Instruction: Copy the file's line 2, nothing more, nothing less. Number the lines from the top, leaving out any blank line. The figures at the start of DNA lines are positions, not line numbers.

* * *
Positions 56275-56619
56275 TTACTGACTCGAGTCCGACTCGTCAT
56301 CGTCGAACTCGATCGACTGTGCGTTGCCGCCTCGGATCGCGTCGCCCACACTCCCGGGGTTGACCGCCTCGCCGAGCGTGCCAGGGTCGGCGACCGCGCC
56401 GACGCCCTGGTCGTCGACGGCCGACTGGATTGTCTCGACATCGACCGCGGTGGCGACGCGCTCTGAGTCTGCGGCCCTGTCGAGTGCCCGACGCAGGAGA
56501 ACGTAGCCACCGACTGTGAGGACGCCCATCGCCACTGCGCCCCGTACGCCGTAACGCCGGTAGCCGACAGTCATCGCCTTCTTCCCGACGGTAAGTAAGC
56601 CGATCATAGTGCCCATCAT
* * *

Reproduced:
56275 TTACTGACTCGAGTCCGACTCGTCAT